If you were to map mankind’s most recent technological advances on a graph, you’d see a steep rise in innovation around the time of the Industrial Revolution, with the advent of chemical manufacturing, alternative power generation and large-scale mechanization. In the last century, however—and especially into the Anthropocene epoch—innovation of this kind has been close to exponential, with no signs of slowing.

The oil industry has had a turbulent time of late, especially seeing the effects of the pandemic, but the team at the U.K. oil company, TriStone Holdings, are hopeful about new technologies which are continually helping to shape its future in truly exciting ways, said director, Henry Berry. Below is some of the industry tech Berry considers most noteworthy at the moment.

Technologies once restricted to the confines of the imagination are now becoming reality. As with so many other sectors at the moment, the oil industry remains in a relatively volatile position thanks to COVID-19. New technologies like those mentioned by Berry below, however, are most definitely part of the solution in getting back on track.

The more that progressive oil and gas companies can harness this kind of advantageous technology, the more stable the industry will become, Berry said.

Smart Pipelines

Nowadays, ‘smart’ seems to be the new industrial buzzword. Whether it be smart highways or smartphones, any opportunity for such digital streamlining should be welcomed - especially from an investor’s standpoint. Pipelines are the latest infrastructural component set to receive a digital transformation over the coming years. In fact, Tri-D Dynamics (a Silicon Valley tech firm) signed an agreement with Japanese steel firm Marubeni-Itochu Steel Inc. (MISI) in December to develop smart pipelines. They have the capability to provide accurate digital tracking within the pipes; helpful in everything from infrastructural improvements to environmental monitoring. Oil investment companies are constantly looking at the market to see where areas can be optimized. To see tech innovators, like Tri-D Dynamics, implement solutions at the leading edge of technology shows just how much the industry continues to modernize.

Tri-D Dynamics Smart Pipeline
Under a recent agreement with Japan-based global steel distributor Marubeni-Itochu Steel Inc. (MISI), Tri-D Dynamics will provide design and advanced manufacturing IP to integrate sensors and electronic components into MISI pipelines used in oil and gas production. (Tri-D Dynamics)

Wearable Exoskeletons

The Guardian XO full-body exoskeleton by Salt Lake City-based robotics firm, Sarcos, is set to launch commercially this year. Though it looks futuristic, the problems it’s set to solve are very much present-day. With potential applications including everything from warehouse work to construction, the oil and gas sector falls very much in the wheelhouse of the XO’s abilities.
Requiring only minimal training, and easily entered and exited, it can easily lift 200 pounds’ worth of weight without breaking a sweat. In what’s still a labor-heavy industry—in spite of increasing automation—suits like Sarcos’ might be commonplace on rigs around the globe in the not too distant future.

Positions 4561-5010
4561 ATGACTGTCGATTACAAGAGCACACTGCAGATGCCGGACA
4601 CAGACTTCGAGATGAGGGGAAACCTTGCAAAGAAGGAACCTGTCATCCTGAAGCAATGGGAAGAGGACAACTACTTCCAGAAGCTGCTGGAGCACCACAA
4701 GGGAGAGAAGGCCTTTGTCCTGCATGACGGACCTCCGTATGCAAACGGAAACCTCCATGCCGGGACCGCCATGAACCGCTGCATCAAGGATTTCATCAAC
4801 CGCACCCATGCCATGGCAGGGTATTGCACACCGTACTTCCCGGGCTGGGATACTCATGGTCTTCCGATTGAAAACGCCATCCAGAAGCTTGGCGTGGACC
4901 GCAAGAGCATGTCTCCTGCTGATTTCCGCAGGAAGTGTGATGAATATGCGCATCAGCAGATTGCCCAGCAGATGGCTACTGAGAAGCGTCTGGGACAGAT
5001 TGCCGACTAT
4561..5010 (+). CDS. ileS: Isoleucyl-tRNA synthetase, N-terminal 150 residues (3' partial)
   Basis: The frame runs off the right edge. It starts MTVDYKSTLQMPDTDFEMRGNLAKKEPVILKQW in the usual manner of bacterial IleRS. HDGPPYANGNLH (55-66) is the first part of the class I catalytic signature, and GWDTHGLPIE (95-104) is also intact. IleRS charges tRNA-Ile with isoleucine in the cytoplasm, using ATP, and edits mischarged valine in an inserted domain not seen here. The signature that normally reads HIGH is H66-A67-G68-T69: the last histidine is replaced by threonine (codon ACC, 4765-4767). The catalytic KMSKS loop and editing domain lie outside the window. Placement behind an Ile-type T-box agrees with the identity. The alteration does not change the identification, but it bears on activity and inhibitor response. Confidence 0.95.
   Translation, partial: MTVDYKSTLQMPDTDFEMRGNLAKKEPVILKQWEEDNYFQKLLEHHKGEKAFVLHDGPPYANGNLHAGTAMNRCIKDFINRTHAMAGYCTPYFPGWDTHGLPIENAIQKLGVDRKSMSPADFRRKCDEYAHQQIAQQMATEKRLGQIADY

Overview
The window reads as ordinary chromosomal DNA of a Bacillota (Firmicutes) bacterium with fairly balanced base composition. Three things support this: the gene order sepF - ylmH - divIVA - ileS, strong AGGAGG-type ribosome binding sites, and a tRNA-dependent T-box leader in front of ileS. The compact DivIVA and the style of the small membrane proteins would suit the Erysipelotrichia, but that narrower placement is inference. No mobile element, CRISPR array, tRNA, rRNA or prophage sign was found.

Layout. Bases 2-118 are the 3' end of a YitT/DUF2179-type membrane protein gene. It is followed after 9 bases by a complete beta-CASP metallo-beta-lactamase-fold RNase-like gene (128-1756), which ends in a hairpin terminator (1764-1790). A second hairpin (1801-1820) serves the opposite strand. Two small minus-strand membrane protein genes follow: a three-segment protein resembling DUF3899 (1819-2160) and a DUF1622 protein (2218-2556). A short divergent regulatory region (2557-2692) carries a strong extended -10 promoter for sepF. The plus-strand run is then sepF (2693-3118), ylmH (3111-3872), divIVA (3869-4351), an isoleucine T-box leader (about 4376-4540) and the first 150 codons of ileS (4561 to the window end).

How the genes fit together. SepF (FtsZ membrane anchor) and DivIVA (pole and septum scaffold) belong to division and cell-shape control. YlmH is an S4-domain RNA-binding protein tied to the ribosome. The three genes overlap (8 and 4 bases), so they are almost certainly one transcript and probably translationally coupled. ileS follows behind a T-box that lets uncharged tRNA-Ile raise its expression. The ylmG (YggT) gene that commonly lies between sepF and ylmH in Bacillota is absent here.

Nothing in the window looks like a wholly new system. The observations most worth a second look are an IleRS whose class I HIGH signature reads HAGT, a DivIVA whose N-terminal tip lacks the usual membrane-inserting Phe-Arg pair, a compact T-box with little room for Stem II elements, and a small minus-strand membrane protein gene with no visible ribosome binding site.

Guardian XO exoskeleton
The Guardian XO exoskeleton, the world’s first full-body, battery-powered wearable industrial robot designed to increase strength and endurance, can safely lift up to 200 pounds for extended work sessions and is applicable to a myriad of industries, such as aviation, manufacturing, warehousing and logistics, oil and gas, construction, defense and others. (Source: Sarcos Robotics)

Their newest product, the Guardian XT, is a teleoperated robot with a wearable VR exoskeleton which can carry out the most intricate and dexterous of human tasks, even at height, whilst allowing the operator to maintain a safe distance. This is the future of risk mitigation for dangerous tasks.

Digital Twin Technology

The extended reality (XR) industry is still relatively new, however there are applications for VR and AR in almost every vertical and horizontal market, oil is no exception. Digital twins are a virtual representation of a physical process, and can be used by scientists and engineers to run simulations prior to actual physical devices being built. This makes them highly cost-effective and tease out problems before they’re actual, real-life problems. This technology is already seeing adoption from some of the globe’s largest players, including Equinor ASA and BP Plc. From offshore platforms to process streamlining; risk assessment and H&S to production refinement, it’s no surprise that many companies are taking interest in technology like this. It promises to iron out potentially troublesome kinks in processes—smoother processes, in turn, contribute to smoother financials.

About the Author:

Henry Berry is director at TriStone Holdings Ltd., an energy company based in the U.K. with a primary focus in the U.S. TriStone finds, develops and produces essential sources of energy and their portfolio includes high-quality conventional oil and natural gas assets in the top U.S. onshore plays.The company is currently raising capital to acquire and expand its energy base, specifically in the oil and gas sector.